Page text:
In combative hearing on CO2 tax, Ecology staff told to "keep it factual"

Jan 16, 2023

The state’s new CO2 cap-and-trade system took effect January 1 and there is a great deal of concern about what it will cost consumers. Recent testimony from Washington State Department of Ecology staff shows how contentious the discussion has become with staff admitting that businesses fear the “sudden increases may drive them out of business.”

Speaking before the State Senate Energy, Environment, and Technology Committee, Ecology staff took a combative tone, leveling several accusations at those who disagreed with them. At one point the committee chair had to scold Ecology staff, telling them to tone down the rhetoric and “keep it factual.”

During the hearing, Ecology staff repeatedly bounced between contradictory positions. Rather than providing information to the legislature that would help them provide oversight of the law they adopted, much of the testimony from Department of Ecology staff involved word games and blame shifting.

For example, Ecology staff claimed alternately they didn’t know what the cost impact of the new tax on CO2 would be but also that cost projections higher than theirs were “exaggerated.” They claimed companies didn’t have to pass along the costs, but also that the system would keep costs low for businesses “and their customers.” They claimed the cap-and-trade system didn’t “impose a tax on fuels or any other product,” but acknowledged that companies did, in fact, have “compliance costs” under the law. They accused gas distributors of “price gouging,” then claimed those same companies would keep costs low to maintain a competitive position. And they claimed the impact of California’s CO2 cap-and-trade system couldn’t be known, even as the state of California says it can.

Here are five of the claims made by Ecology staff that are inaccurate or misleading. Tomorrow, we will publish an examination of another four claims about the potential cost of the CO2 tax.

“No entity has yet incurred compliance costs.”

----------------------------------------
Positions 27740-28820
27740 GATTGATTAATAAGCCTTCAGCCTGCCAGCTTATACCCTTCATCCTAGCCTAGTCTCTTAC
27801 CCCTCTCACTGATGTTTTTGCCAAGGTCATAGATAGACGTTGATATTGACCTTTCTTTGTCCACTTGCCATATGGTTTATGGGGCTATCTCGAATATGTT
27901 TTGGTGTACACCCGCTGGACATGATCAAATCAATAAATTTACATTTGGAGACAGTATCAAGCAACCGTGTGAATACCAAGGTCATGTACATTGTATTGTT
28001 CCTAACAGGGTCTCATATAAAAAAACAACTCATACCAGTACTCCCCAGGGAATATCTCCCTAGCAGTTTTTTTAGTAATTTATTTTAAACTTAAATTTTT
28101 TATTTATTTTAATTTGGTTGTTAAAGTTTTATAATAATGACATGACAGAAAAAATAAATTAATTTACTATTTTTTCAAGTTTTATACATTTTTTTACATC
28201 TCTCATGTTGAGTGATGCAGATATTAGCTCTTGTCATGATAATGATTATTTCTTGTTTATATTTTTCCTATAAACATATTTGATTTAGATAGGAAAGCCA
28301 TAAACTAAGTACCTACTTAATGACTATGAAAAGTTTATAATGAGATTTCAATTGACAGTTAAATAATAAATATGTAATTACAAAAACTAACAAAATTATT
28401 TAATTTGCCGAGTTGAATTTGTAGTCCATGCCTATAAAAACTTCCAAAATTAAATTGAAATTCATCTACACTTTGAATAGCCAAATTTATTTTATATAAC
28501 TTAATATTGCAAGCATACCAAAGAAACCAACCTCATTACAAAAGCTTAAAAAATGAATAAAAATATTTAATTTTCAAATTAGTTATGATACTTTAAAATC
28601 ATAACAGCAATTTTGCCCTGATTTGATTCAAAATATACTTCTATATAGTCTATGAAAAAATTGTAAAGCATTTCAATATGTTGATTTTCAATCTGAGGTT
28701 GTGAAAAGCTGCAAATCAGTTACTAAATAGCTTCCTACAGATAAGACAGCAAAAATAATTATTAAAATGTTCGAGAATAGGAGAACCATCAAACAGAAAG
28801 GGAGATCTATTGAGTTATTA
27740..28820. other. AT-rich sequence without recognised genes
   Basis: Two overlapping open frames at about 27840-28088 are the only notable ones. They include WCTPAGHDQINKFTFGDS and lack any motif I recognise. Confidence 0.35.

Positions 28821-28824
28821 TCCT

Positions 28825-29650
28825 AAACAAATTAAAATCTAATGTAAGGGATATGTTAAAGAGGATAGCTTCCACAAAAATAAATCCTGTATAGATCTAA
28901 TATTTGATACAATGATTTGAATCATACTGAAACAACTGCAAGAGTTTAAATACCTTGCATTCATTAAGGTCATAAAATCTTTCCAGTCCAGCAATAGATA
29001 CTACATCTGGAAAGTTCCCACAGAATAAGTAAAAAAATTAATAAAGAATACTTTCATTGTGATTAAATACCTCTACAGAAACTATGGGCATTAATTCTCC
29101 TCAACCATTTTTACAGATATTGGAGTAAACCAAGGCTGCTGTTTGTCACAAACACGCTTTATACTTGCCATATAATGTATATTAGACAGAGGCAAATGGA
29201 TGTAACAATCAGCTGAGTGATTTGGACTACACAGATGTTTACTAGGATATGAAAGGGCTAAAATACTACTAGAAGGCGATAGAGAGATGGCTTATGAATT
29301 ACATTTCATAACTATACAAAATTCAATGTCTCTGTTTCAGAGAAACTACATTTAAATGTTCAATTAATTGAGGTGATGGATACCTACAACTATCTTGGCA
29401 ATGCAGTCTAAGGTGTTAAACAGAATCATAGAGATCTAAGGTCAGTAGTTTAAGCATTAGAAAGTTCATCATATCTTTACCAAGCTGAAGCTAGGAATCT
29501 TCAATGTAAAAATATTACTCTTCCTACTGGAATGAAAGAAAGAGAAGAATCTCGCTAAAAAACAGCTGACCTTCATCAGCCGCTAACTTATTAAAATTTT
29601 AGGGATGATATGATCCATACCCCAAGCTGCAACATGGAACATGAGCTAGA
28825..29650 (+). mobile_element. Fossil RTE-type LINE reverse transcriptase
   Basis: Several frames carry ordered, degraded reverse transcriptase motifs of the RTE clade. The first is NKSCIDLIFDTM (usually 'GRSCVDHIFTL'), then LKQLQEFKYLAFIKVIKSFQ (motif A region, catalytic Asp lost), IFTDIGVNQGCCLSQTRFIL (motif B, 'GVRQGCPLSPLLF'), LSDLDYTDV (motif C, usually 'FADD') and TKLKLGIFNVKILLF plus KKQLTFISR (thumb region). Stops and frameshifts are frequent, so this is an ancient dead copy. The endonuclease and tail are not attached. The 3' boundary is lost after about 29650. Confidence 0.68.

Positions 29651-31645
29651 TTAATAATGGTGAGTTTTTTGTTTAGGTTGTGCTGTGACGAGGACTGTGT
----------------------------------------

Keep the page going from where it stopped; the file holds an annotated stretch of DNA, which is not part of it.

Luke Martland, Ecology’s implementation manager for the CO2 cap-and-trade system, claimed that there shouldn’t be any impact on gas prices now because no company had yet to pay for CO2 allowances. This is simply not true.

Under the cap-and-trade system, all companies selling fuel that emits CO2 when burned, like gasoline or propane, must purchase allowances from the state to cover those emissions. These allowances are auctioned off by the state. In 2024, companies must turn over enough allowances to cover the fuels they sold during 2023. Since the ultimate bill isn’t due until 2024, Martland claims, nobody has incurred any costs. He is insinuating that businesses shouldn’t be raising prices now since the bill isn’t due until next year.

This is nonsense. As of January 1, every gallon of gas, natural gas, propane, and other CO2-emitting fuels sold in Washington state creates a liability for the companies that sell them. That liability is a real cost, even if the actual tax bill isn’t due until next year.

If I don’t withhold taxes from my paycheck, it doesn’t mean I haven’t incurred costs. I still must prepare for my tax liability, even if I am going to pay it next April 15. Similarly, if I purchased a trip to Bora Bora on my credit card, it would be absurd to say I hadn’t incurred costs because the credit card bill isn’t due for a month.

Liabilities are costs, and every business must plan for those liabilities and adjust their pricing and operating costs to account for them. To fail to account for those liabilities would be irresponsible and, for publicly traded companies, potentially illegal.

“Cap-and-invest does not impose a tax on fuels or any other product.”

This is false. There are two aspects of this claim that are false and misleading.

First, the cap-and-trade system sets a minimum price for allowances of $22 per metric ton (MT). Paying the government a fee for every unit of a product is commonly understood as a tax. Ecology staff attempt to hide that reality in a variety of ways, but whether payments are based on a gallon, a metric ton, a liter, or anything else, the obligation to pay the government is a tax.

Later they claimed that “the emissions” from fuels, not the fuels themselves, are covered by the system. But that is not how the system works. Allowances aren’t purchased when fuel is burned. They are purchased when the fuel itself is sold. If I purchase propane and it sits in a tank for years, I don’t pay when I finally burn it – creating emissions – to cook a nice steak. The distributor of propane (and propane accessories) pays when it is brought into the state, before it is burned.

This is a tortured and misleading effort to avoid the word “tax” for political reasons.

“Businesses are not required by Ecology to change operations or to raise prices.”